“No, Bill!” Karen said frantically, one of Jonathan’s arms draped over her shoulder. “Cal, don’t let him do this!”

Bill smiled his smart ass smile. “Go on, move it.”

Cal looked at the engineer, his eyes smarting. “They warned me before we left that you thought you were John Wayne.”

Bill grinned. “I was always partial to his Davy Crockett at the Alamo.” He flicked a casual salute. “So long, pilgrims.” He looked at them all for a long second, then turned and walked towards the approaching horde, drawing the magnum from its shoulder holster as he did so.

The others stared helplessly after him for a moment, and then Cal threw Jonathan over his shoulder and grabbed Karen by the arm. With one last look at the retreating figure of their friend, they set off at a shambling run towards the ship. Karen stumbled along, looking back over her shoulder, tears streaming down her cheeks.

“Cal, no! We have to do something! We can’t leave him like this!”

“Keep going!” shouted Cal, the Englishman’s weight reducing his run to a tottering stagger. “If we don’t get to the ship, then what he’s doing will be for nothing!” Then he added, in a quieter voice, “It’s what he wants.”

As they made their way towards safety, Bill walked calmly in the opposite direction, the mob bearing down on him. He raised the Magnum and, in his best imitation of his hero, said, “Fill your hand, you son of a bitch.” Then he began firing over the heads of the crowd, oblivious to the stones they were hurling at him. They crossed the fifty meters or so between them, and were on him in a flash, grabbing him and throwing him to the ground. They beat him with clubs, then drew back as the glowering figure of ’klor pushed his way through them to stand over the engineer, who lay bloodied and dazed before him.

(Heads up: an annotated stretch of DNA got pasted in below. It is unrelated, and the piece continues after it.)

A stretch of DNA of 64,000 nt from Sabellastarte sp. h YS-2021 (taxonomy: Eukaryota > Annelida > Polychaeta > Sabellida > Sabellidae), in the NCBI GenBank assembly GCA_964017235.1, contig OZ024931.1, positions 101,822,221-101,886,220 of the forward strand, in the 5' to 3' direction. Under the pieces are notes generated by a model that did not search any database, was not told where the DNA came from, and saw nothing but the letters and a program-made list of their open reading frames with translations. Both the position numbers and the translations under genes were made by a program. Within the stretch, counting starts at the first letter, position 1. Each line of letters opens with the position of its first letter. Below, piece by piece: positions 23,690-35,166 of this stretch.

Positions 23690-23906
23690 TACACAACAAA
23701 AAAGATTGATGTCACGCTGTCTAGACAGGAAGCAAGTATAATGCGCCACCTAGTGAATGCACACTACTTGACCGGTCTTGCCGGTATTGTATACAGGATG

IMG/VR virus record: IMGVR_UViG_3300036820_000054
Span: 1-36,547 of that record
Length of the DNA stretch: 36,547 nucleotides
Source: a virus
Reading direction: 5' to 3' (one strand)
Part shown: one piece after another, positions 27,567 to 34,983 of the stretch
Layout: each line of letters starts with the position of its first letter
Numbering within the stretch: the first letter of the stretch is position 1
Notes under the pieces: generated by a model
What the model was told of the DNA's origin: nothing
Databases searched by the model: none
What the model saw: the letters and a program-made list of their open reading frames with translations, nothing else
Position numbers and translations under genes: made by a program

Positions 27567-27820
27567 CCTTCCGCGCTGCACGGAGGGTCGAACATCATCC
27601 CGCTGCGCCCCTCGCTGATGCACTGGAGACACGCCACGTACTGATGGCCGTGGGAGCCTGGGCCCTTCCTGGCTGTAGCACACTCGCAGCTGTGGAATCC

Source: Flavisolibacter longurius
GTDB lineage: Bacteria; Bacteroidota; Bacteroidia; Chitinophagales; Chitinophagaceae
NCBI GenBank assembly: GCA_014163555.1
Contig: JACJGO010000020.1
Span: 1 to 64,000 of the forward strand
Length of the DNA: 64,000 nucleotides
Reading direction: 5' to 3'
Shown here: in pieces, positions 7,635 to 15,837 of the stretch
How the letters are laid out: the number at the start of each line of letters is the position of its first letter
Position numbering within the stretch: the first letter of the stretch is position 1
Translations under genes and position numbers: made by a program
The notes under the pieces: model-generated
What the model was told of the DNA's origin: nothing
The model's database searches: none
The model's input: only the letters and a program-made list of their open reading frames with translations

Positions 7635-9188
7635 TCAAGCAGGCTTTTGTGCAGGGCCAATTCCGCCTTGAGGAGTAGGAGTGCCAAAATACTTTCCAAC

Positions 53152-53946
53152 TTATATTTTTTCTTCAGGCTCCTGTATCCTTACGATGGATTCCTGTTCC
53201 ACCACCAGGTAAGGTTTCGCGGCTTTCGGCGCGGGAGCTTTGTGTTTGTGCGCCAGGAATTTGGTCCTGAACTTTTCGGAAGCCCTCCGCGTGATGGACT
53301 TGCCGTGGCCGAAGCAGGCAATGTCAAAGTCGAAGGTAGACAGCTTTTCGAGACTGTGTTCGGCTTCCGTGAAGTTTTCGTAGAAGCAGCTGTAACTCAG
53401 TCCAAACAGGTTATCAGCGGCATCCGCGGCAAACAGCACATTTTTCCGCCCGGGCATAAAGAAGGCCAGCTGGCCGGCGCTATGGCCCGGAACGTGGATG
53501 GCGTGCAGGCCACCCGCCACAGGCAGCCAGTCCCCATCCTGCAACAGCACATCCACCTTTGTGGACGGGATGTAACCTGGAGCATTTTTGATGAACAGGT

The rogue council member had remained in the thick of the mob while they had approached the earth man and his weapon, but had emerged once the alien devil had been subdued. His would be the glory, and the people would rise up against the scientists, and those like ’tau, and proclaim him their leader. He took a sharp lance from one of the mob, and raised it over his head to plunge into the heart of the alien at his feet.

Bill O’Rourke looked up through reddened vision and saw the wild-eyed creature standing over him, and he felt inside his shirt for the detonator button. He had salvaged it from the Hermes, along with the gun and the four packets of C4 plastic explosive stuffed into his jacket pockets.

The feeling of premonition had been growing in him ever since Cal and Karen had found each other, and now it finally came to full realization. He knew now what his destiny was; he suspected that he had been on an irreversible course to this time and place ever since the death of his wife and unborn child.

He looked upward, and the individual figures of the crowd blurred, and their wild gesticulations appeared in slow motion. Superimposed on them, the smiling face of his beloved wife swam into his vision. As the alien leader’s lance began its descent, Bill smiled, and whispered, “Kathleen.”
Then his fingers found the detonator button, and with the last of his strength, he pressed it.


The explosion stopped the others in their tracks. They turned and stared in disbelief, and Karen screamed, “NOOOOOO!” She tried to run back, but Cal grabbed her arm and shielded them all from the shock wave of the blast.

“He’s gone!” he shouted over the rush of heated air. “Now we have to take the chance he gave us! Come on, or it’ll be too late, and they’ll get us, too!”